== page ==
When thinking about private equity real estate investments, many investors imagine shiny, Class-A office buildings and architecturally interesting, ground-up retail development. But in considering the long-term value and consistency of investment opportunities during economic uncertainly, we believe it is beneficial for many investors to consider more “alternative” asset classes.
Enter retail-to-self-storage repurposing.
Fairway’s focus on repurposing retail properties into self-storage facilities has two key motivating factors. First, we have determined the economics of repurposing properties is often better than ground-up development. And since many of the targeted properties have been vacant for a significant period, they can essentially be acquired for close to land value. Second, due to the in-fill retail locations of many of the assets, competition may be lower than in more suburban areas where recent development has saturated the market.
What geographic areas make the most sense?
The self-storage industry reached a peak in 2018 when an unprecedented 67 million square feet of self-storage space saturated the market* on a macro level. But since we generally classify storage as a “three-mile business,” the macro supply does not significantly impact our strategy.
Fairway typically looks for undersupplied, in-fill markets that have seen sparse new development of Class-A storage facilities. In keeping with our value-investing mindset, we consider each opportunity based on its specific metrics.
In general, we prefer more urban sites where the threat of new supply is much lower because of zoning requirements, but suburban sites can also be great opportunities if there are strong demographics and few competitors. That said, most of our projects have been in Top-50 Midwest cities such as Cleveland, Detroit and St. Louis.
What are the biggest challenges to retail-to-self-storage conversion?
One of the biggest hurdles to overcome is zoning. Some cities have been reluctant to abandon the potential future sales tax revenue that a retail building can produce – even if it has sat vacant for years and will likely never be a viable retail property. However, this isn’t always the case, as some city councils do see the upside of repurposing vacant property. It really depends on the mindset of each municipality.
How does the self-storage business fare during economic recession?
Economic downturn can trigger increases in moving, downsizing, relocating, etc. – all catalysts for an increase in self-storage demand. That, combined with a large and aging millennial generation entering their primary income-earning years, actually may drives stable demand for self-storage regardless of economic conditions.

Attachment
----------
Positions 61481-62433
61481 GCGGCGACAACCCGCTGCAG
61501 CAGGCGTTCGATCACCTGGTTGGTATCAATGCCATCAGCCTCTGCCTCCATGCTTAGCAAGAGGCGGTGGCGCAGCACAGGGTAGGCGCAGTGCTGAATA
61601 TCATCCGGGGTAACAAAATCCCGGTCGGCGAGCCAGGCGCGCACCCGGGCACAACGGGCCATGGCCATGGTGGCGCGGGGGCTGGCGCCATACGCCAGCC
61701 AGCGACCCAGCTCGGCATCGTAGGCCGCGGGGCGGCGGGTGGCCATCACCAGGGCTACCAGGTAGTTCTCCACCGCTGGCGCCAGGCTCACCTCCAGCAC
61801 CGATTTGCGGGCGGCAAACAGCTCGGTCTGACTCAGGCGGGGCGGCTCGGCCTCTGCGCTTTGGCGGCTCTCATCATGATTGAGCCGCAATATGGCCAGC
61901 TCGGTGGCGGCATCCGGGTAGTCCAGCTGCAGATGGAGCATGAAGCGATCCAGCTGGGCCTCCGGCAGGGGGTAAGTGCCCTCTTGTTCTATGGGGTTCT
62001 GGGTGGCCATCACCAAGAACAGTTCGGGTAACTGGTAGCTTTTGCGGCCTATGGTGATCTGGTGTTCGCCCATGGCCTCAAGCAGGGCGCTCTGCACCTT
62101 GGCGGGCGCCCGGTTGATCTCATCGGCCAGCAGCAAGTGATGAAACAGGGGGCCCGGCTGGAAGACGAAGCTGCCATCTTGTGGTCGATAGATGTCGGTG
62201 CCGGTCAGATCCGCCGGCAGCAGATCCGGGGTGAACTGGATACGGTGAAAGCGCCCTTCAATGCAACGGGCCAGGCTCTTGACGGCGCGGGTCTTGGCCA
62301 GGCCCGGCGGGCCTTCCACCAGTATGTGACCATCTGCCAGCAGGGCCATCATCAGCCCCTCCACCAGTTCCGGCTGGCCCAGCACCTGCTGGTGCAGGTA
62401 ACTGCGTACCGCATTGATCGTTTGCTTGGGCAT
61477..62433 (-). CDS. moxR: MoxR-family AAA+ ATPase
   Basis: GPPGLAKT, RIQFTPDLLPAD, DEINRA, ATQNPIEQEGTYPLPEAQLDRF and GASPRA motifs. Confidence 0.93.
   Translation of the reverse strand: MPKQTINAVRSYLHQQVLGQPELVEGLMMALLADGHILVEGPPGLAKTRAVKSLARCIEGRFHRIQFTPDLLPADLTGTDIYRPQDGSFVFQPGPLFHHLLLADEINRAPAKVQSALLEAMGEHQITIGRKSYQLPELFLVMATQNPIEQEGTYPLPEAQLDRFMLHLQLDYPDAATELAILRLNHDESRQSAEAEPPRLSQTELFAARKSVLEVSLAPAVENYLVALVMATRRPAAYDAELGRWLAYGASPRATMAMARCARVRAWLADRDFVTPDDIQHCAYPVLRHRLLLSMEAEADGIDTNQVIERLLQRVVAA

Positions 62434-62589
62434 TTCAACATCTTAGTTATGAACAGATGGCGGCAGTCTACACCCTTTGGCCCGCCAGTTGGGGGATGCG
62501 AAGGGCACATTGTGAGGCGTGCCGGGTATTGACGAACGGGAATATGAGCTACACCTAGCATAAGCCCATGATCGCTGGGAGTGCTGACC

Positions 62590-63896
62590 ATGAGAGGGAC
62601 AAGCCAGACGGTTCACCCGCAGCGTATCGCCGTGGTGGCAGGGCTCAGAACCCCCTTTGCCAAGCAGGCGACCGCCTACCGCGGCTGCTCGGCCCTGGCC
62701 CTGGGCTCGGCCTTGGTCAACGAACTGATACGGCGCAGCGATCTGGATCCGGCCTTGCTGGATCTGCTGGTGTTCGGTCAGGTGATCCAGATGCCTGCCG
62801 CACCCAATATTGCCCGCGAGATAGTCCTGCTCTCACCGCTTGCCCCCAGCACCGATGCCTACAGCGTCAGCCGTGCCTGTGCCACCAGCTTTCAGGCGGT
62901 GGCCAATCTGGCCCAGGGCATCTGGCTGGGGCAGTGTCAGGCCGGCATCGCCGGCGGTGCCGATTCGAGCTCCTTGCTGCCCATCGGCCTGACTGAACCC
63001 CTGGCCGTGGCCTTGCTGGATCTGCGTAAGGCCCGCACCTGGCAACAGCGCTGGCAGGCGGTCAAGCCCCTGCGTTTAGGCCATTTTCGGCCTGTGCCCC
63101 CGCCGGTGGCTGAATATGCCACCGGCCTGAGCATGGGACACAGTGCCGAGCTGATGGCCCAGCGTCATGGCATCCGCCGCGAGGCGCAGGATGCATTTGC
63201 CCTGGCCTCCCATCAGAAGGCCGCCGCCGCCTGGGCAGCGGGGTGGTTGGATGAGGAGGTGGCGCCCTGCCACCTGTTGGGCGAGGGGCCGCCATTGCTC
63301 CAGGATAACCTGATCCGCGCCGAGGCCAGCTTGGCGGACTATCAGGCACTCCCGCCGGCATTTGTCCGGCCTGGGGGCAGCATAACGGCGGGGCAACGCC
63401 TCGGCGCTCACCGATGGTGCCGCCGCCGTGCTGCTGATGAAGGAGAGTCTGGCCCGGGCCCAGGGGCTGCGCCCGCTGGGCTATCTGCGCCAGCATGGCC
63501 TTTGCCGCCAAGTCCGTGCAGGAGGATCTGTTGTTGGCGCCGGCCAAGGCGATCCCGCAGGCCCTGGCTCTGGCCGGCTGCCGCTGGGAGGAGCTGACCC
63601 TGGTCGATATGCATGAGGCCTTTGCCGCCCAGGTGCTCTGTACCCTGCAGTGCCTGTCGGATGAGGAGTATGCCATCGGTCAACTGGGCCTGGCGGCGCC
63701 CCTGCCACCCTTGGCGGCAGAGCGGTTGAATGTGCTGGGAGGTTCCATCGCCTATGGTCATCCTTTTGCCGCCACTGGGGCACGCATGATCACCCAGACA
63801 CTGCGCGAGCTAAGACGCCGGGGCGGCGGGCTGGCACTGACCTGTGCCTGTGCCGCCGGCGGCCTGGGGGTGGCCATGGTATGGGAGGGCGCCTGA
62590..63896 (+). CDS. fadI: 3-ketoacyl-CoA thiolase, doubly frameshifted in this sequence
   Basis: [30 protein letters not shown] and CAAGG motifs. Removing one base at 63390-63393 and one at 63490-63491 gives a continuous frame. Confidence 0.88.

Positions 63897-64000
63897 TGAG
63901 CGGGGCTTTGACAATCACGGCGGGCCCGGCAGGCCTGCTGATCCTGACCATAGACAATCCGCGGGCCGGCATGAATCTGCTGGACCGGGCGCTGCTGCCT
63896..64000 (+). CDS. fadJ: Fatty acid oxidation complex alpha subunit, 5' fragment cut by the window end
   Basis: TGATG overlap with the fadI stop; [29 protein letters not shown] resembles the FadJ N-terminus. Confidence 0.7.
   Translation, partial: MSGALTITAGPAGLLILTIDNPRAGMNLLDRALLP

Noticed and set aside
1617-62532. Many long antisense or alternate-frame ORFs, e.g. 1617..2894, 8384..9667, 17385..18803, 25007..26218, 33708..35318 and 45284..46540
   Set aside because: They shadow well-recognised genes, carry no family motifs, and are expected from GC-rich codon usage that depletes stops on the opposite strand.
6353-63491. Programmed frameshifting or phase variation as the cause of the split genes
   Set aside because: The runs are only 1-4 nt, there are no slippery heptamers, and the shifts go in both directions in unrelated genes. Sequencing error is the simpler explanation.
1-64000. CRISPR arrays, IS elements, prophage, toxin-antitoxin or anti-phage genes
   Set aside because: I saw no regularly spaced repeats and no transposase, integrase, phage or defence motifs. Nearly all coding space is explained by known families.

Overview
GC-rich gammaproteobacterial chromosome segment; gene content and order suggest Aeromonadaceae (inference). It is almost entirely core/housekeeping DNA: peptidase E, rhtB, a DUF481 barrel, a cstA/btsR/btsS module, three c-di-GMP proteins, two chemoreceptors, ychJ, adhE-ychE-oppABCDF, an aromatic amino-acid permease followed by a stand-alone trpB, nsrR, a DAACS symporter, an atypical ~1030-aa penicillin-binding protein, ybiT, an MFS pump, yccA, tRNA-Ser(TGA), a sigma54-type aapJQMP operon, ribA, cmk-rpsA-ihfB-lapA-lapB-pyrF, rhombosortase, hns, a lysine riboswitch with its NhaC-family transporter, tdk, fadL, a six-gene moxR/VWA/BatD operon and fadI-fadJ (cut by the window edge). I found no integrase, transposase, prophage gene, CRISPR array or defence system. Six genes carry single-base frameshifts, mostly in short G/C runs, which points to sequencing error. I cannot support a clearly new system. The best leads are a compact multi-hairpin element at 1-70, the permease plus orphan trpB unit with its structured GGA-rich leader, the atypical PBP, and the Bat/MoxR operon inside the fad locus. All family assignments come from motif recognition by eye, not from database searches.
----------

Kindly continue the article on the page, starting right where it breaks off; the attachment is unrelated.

However, retail-to-self-storage investments involve risks. These risks include, but are not limited to, illiquidity, potential loss of the entire investment, and the possible failure to successfully implement the business plan.
We believe self-storage conversions are here to stay. While they may not be as “shiny” as, say, ground-up retail or hospitality development, we believe they shouldn’t be overlooked as an investment consideration.
About the Author:
As Vice President of Investments, Barry Johnson leads real estate due diligence and valuation at Fairway. Prior to his role as Vice President, Barry was Fairway’s Senior Portfolio Manager, and acted as a Director at Integra Realty Resources. Barry holds an MBA from University of Denver and the two most advanced real estate appraisal designations, MAI (Member Appraisal Institute) and SRA (Senior Residential Appraiser), as well as the highly coveted CCIM (Commercial Investment Member).
Disclaimer: All information provided herein is for informational purposes only and should not be relied upon to make an investment decision and does not intend to make an offer or solicitation for the sale or purchase of any specific securities, investments, or investment strategies. Nothing contained herein constitutes investment, legal, tax or other advice nor is it to be relied on in making an investment or other decision. Readers are recommended to consult with a financial adviser, attorney, accountant, and any other professional that can help you understand and assess the risks associated with any investment opportunity. Private investments are highly illiquid and are not suitable for all investors.
*Source: https://www.rejournals.com/marcus-millichap-a-solid,-not-spectacular,-self-storage-year-on-the-way-20200203 – Last accessed February 5, 2020